Some Quiet Place by Kelsey Sutton is a hard book to summarize/review. I liked it, but it was also odd and at the end I really didn’t feel complete. Elizabeth Caldwell is our main character. She doesn’t feel emotions, instead she sees them. She can identify an emotion because to her they look like people, granted not always the best looking people. Elizabeth is in this protective bubble that doesn’t allow emotions to enter, and at this point in her life most emotions have stopped trying to make her feel… anything. All emotions, that is, except one: Fear. Fear, with his white blond hair and piercing cold blue eyes, is too intrigued that this mere mortal cannot feel him so he visits her as much as possible trying to create an effect on her. There isn’t much that is given to the reader to figure out Elizabeth’s story. You are told that she was in an accident when she was younger and she has these bizarre dreams, where she is someone else.
In these dreams she sees a twin brother and sister. She sees their loving relationship, along with Fear and his relationship with the sister. The connection between what Elizabeth dreams about and why she is the way she is, is very vague and doesn’t become clearer to the end. The point is that the book keeps you guessing and trying to figure out why Elizabeth cannot feel emotions. This is a great characteristic for a book, but that isn’t what I was discontent.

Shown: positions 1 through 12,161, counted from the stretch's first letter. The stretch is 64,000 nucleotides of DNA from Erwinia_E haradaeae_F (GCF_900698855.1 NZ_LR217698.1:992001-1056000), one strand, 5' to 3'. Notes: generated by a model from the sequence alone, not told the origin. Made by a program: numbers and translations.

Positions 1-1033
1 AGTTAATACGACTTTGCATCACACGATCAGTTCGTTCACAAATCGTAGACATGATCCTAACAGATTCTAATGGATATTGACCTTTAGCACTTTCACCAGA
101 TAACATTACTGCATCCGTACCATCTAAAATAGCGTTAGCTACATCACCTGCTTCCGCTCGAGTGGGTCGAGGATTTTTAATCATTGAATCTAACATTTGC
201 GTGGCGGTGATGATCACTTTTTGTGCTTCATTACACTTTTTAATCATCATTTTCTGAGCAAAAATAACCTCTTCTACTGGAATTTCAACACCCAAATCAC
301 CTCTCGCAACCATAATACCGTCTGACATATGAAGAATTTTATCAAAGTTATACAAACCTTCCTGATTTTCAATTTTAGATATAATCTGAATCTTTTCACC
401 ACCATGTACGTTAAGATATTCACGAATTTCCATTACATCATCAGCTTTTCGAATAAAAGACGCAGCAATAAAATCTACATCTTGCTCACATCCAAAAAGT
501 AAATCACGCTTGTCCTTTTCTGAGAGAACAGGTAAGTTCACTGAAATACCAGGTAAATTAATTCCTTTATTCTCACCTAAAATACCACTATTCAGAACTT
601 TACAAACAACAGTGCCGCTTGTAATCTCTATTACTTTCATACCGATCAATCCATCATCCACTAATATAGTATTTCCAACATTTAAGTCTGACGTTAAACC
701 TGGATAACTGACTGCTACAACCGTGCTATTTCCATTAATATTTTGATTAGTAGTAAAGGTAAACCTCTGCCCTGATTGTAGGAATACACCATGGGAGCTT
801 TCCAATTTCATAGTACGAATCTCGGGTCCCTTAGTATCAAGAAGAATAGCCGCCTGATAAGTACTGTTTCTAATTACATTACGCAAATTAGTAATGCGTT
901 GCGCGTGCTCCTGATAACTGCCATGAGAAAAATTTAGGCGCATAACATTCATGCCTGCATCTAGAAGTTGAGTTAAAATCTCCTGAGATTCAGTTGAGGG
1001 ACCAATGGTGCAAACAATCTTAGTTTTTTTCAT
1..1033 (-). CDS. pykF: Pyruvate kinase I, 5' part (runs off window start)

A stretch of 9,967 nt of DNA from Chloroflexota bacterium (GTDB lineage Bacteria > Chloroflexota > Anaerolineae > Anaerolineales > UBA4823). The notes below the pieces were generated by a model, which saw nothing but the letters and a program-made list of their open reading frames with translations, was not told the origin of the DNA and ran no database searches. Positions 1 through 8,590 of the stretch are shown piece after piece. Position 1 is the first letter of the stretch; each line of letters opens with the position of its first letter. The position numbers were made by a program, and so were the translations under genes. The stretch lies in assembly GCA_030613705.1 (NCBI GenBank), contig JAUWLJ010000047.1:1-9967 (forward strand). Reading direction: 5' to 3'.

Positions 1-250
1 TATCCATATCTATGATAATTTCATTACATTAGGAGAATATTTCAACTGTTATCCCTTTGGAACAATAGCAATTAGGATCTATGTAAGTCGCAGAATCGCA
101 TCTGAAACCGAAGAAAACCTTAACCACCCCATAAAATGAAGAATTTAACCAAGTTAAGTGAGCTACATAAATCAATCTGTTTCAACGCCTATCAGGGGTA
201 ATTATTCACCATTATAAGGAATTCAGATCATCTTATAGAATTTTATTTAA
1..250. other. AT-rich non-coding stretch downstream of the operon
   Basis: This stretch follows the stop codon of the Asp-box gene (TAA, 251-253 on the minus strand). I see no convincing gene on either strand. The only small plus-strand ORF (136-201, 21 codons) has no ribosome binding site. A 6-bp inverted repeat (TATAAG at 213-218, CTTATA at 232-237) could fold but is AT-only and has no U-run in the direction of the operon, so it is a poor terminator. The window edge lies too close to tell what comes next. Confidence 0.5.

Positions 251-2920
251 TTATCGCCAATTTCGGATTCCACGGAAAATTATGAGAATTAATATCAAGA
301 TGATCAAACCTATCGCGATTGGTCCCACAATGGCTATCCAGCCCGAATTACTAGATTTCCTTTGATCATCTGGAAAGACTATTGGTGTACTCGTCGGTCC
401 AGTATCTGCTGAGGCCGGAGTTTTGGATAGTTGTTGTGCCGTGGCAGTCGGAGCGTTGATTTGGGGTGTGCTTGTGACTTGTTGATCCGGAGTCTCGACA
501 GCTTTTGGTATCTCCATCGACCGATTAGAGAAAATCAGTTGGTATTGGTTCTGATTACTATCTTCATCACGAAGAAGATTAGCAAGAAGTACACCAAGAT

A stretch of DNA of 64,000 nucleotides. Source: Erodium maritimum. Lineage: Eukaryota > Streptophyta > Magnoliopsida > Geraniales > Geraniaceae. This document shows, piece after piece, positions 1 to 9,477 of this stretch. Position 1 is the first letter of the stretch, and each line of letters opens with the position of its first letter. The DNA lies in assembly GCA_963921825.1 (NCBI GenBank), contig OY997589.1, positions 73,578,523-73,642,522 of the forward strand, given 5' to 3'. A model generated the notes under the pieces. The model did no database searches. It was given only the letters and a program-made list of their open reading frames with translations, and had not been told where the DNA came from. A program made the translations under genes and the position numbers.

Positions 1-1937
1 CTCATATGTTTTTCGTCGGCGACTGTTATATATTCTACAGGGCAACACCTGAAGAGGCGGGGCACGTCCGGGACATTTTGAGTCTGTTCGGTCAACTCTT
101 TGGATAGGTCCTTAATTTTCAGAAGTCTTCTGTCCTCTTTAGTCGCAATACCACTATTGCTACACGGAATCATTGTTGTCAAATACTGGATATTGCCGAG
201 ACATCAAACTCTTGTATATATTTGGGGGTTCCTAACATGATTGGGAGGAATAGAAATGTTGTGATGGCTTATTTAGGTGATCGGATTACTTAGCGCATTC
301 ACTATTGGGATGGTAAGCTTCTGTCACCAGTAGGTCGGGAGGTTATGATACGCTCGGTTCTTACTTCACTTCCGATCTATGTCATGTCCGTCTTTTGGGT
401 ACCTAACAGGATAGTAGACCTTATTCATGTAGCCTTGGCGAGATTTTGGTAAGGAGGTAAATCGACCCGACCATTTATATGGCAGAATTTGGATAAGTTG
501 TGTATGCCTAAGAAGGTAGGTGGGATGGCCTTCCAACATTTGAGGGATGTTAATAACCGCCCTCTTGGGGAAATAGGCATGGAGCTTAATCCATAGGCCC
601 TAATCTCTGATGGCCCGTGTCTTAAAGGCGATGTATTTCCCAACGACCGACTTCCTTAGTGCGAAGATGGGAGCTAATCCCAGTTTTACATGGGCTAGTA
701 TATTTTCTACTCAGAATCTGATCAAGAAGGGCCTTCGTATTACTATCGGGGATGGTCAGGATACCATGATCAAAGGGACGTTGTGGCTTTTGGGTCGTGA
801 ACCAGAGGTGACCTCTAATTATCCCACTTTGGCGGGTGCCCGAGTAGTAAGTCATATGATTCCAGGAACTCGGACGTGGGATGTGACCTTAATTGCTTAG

Let’s talk about triangles. I am always ranting and raving about teenage love triangles because there is no possible way that every teenage girl gets two amazing guys fighting for her… every time. That just doesn’t make sense with the statistical and scientific proof out there. If anything there should be more books about how teenage boys have to fight off girls (there are more girls than boys, consensus wise in the world). This book, even though the main character cannot feel emotions, does not escape the whole triangle conundrum. Instead, I think it showed triangles for what they are worth. One person wins (out of the boys) and the other person is used by the main love interest to gain perspective of what/who they really are before the make the obvious choice. And I think I fell for the one being used, or at least felt terrible that he was being used and didn’t really respect the main character all that much.
So, is the book terrible? No, my lack of feeling complete is a personal one. The author did a great job in creating a world where emotions were personified and those personifications were “real people” too.
3.5/5 stars. Thanks NetGalley!